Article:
(EN) Employment Network
(ETA) Employment and Training Administration
(GED) General Education Diploma
(GWDB) Governor’s Workforce Development
Board
(ICI) Institute for Community Inclusion
(ILP) Individual Learning Plan
(IRT) Integrated Resource Team
(IT) Information Technology
(JSWDs) Jobseekers with Disabilities
(MCB) Massachusetts Commission for the Blind
(MCDHH) Massachusetts Commission for the
Deaf and Hard of Hearing
(MOU) Memorandum of Understanding
(MRC) Massachusetts Rehabilitation Commission
(NDEAM) National Disability Employment
Awareness Month
(NDI) National Disability Institute
(ODEP) Office of Disability Employment Policy
(OJT) On-the-Job Training
(PASS) Plan for Achieving Self-Support
(PIRL) Participant Individual Record Layout
(QED) Quasi-Experimental Design
(SCCS) Systems Change Coding Scheme
(SDS) Service Delivery Strategy
(SITS) Short Interrupted Time Series
(SNAP) Supplemental Nutrition Assistance
Program
(SSA) United States Social Security
Administration
(SSDI) Social Security Disability Insurance
(SSI) Supplemental Security Income
(TANF) Temporary Assistance for Needy
Families
(TORQ) Transferable Occupation Relationship
Quotient
(T/TA) Training and Technical Assistance
(TTW) Ticket to Work
(USDOL) United States Department of Labor
(VR) Vocational Rehabilitation
(WBL) Work-Based Learning
(WDA) Workforce Development Area
(WDD) Hawaii Workforce Development Division
(WIA) Workforce Investment Act
(WIOA) Workforce Innovation and Opportunity
Act
(WIPA) Work Incentives Planning and Assistance
(WWL) Work Without Limits
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I. Executive Summary
1. The Disability Employment Initiative (DEI) Round 5 and Round 6 evaluation was
conducted by Social Dynamics, LLC, and Abt Associates. It was designed to report to the
United States Department of Labor’s (USDOL) Office of Disability Employment Policy and
Employment and Training Administration on the implementation, outcomes, and impact of
the DEI. Research questions focused on employment outcomes and the impact of the project
on jobseekers with disabilities (JSWDs). Other research questions centered on service
delivery strategies (SDSs) and grant requirements that were embedded within the workforce
development systems of participating Workforce Development Areas (WDAs).
1
2. Grantees used a wide array of SDSs across treatment sites and exhibited considerable
variability in the way the DEI and grant-funded leadership positions were
implemented. A primary focus on the goal of employment for JSWDs was persistent
throughout. Unlike some earlier rounds, project implementation and engagement of JSWDs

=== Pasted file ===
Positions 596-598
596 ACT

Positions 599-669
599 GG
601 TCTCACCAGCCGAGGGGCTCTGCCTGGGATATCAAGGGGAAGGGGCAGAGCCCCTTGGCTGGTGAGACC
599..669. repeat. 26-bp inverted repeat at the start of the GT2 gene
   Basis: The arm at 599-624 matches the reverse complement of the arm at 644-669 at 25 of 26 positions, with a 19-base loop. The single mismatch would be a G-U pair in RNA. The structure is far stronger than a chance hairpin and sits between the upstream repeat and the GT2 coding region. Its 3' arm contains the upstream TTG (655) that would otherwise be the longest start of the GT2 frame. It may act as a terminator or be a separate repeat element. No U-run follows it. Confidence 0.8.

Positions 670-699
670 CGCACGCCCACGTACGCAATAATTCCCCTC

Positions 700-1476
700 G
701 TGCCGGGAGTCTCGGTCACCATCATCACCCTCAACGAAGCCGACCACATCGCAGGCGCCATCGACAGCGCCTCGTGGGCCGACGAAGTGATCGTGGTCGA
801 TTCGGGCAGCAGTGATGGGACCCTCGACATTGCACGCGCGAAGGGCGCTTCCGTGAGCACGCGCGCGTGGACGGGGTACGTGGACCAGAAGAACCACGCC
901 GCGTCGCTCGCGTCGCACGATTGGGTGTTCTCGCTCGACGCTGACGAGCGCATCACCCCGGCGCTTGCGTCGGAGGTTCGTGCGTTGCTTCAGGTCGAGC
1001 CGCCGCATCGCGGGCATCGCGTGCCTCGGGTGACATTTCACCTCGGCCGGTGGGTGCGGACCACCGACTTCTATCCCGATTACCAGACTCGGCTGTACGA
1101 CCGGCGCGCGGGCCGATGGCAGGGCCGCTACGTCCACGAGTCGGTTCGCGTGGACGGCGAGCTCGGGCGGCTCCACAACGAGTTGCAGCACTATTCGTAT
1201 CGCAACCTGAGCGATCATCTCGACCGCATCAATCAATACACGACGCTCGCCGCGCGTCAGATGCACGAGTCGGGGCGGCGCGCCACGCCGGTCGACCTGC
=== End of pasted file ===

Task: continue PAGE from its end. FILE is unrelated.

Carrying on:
was exceedingly precise, with few challenges, particularly in states that had prior DEI
experience. Staff turnover, retention, and contamination were not factors that, for most
grantees, affected the implementation or operation of the DEI. Those that experienced these
challenges were able to overcome them relatively quickly. At the same time, the level of
engagement of JSWDs appeared to be robust. With respect to certain prior rounds, we
characterized the DEI as a living laboratory of practical insight about the way JSWDs can
be served through the AJCs and their partners.”
2
DEI Round 5 and Round 6 functioned with
less variability than in prior rounds with clearly defined roles and a distribution of tasks. In
most Round 5 and Round 6 WDAs, DEI State Leads and Disability Resource Coordinators
(DRCs) knew who to report to, who made key decisions, and who provided guidelines
leading to project effectiveness.
3. The DEI was designed to improve the capacity of AJCs to increase employment
opportunities for people with disabilities. AJCs are primarily financed by the federal
government through funding streams that provide support services to veterans, youth,
dislocated workers, school dropouts, individuals in poverty, and individuals with disabilities.
DEI State Leads and DRCs worked in 12 (Round 5 and Round 6) states to build capacity for
the implementation of SDSs and training for staff and JSWDs and to foster opportunities for
partnerships and collaborations with WIOA providers and community-based agencies to
resolve barriers that inhibited access to needed services. DEI Round 5 and Round 6 grantees
administered SDSs with proficiency, augmented by a plethora of services and supports,
including enrollment in WIOA and Ticket to Work (TTW).
4. The DEI included two grant-funded leadership positions. Each grantee included a DEI
State Lead and one or more DRCs for each treatment WDA. These positions provided
executive leadership and expertise in workforce development, program implementation,
1
Throughout the text of this report, we refer to both WDAs and American Job Centers (AJCs). A single WDA may
include one or more AJCs that provide core, intensive, and/or Workforce Innovation and Opportunity Act (WIOA)
services.
2
Cori DiBiase, comment, March 9, 2020.
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SDSs, partnerships and collaborations, benefits counseling, TTW and Employment Network
(EN) program management, organizational development, and project sustainability.
5. The DEI State Lead provided executive leadership. DEI State Leads were responsible for
monitoring finances, developing state and local partnerships, and providing workforce